Protect your right to vote
Should you lose your right to vote in the next election because you moved across town? What if you moved to a different apartment in the same building?
If Wisconsin Institute for Law and Liberty (WILL) has its way, people who moved since the last election without updating their voter registrations will be removed from the state’s voter registration rolls. This could force election-day headaches for voters and poll workers as people who thought they were registered find that they are not.
At worst, it could lead to tens of thousands of Wisconsin residents being stripped of their voter rights for the crime of not responding to a postcard from the state election board asking if they have changed their address.
Following its pattern of filing expensive, grand-standing nuisance lawsuits to promote their causes, WILL filed a lawsuit in Ozaukee County Circuit Court in November seeking to force the Wisconsin Elections Commission to comply with a state law the group argues requires registrations to be deactivated for voters who fail to respond within 30 days to a mailing from the commission. The postcards asked recipients to update their registrations if they’ve moved or to notify officials if they’re still at the same address.
On the surface WILL’s goals seem benign, if not admirable. After all, they just want to protect the integrity of Wisconsin’s election system by ensuring the state follows the letter of the law — don’t they?
The answer to that question is a definite maybe that leans more toward using malicious compliance to a poorly written law as a tool of backdoor voter suppression toward the urban poor and minority voters.
Here in the more rural part of the state people are generally less likely to move between election cycles. However, in more urban areas of the state, and especially in higher poverty areas, there is a much greater chance that someone has moved at least once between elections. It is also likely that a postcard appearing to be yet more junk mail could either not get forwarded to a new address or simply be tossed into the recycling bin.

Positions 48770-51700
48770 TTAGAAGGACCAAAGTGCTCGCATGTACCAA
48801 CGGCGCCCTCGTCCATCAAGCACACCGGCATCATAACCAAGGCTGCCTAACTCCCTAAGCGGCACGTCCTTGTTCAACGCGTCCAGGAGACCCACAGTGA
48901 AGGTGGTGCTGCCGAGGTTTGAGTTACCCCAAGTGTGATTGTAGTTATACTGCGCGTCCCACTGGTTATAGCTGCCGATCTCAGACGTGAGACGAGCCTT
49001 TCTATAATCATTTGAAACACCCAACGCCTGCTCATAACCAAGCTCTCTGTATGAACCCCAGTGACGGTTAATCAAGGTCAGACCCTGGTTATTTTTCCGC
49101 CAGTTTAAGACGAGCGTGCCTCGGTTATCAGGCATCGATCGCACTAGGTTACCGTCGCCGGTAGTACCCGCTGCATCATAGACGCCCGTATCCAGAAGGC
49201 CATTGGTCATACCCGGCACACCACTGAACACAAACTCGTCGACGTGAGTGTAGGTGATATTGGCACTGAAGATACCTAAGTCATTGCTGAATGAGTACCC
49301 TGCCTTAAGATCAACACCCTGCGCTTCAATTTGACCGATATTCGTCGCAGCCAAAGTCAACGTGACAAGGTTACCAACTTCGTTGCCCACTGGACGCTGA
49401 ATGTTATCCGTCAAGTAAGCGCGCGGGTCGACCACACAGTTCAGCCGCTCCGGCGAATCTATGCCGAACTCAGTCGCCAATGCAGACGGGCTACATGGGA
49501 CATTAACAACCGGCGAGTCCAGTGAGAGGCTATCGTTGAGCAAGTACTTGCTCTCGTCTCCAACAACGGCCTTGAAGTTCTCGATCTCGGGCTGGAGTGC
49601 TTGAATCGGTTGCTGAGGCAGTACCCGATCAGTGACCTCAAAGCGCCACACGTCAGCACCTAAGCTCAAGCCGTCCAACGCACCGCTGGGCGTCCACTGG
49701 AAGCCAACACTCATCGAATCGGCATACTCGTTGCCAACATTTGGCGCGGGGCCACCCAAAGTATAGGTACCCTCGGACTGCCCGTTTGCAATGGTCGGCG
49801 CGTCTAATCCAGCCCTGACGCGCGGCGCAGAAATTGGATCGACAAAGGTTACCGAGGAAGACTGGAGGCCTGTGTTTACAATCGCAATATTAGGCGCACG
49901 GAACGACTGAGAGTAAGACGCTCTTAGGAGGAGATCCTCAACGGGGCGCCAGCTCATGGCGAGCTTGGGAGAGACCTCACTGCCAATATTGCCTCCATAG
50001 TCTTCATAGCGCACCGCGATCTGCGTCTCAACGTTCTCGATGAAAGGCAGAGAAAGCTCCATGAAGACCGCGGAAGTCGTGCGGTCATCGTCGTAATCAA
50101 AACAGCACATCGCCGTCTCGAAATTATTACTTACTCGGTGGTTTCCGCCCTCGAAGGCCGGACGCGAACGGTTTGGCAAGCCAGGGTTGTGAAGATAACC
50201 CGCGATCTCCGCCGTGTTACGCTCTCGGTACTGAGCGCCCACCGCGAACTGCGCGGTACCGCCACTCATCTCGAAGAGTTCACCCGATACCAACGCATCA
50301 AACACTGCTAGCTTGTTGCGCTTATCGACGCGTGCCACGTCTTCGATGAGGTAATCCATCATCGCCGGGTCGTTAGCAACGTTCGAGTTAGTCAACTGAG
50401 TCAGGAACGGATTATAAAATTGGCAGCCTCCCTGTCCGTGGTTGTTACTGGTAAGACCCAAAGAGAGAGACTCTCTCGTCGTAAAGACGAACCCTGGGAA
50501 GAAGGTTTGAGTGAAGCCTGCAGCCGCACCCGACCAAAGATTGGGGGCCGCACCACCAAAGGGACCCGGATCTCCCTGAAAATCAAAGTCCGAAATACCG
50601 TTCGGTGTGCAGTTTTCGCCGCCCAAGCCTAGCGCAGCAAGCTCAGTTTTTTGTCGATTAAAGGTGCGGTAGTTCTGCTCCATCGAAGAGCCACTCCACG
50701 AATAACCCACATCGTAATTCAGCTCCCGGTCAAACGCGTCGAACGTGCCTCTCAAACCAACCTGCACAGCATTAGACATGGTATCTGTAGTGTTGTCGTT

With Wisconsin expected to be an important swing state in this year’s presidential election, the elimination of a few thousand votes could make a difference, not only in the state, but on the national level thanks to the all-or-nothing nature of the electoral college system.
Fortunately, even if WILL prevails with their nuisance lawsuit against the state election board, Wisconsin residents can still make sure they are able to vote in the coming election by checking on their voter registration status. This is as easy as checking with your municipal clerk’s office or going online to myvote.wi.gov and searching by your name or address. The website gives you instant access to your registration status. If you aren’t registered or have changed addresses, you can do it quickly and easily online without having to take time off work to go to the clerk’s offi ce.
Voting is both the obligation and right of every citizen. As with all rights, individuals have the responsibility to guard that freedom. Make a point of checking on your voter registration status at myvote.wi.gov prior to the election. Beyond that, be prepared to present your photo identification and proof of residency at the polls on election day.
Don’t allow nuisance lawsuits and voter registration purges silence your right to be heard.
Editorial from the Star News editorial board, including Brian Wilson, Carol O'Leary and Kris O'Leary.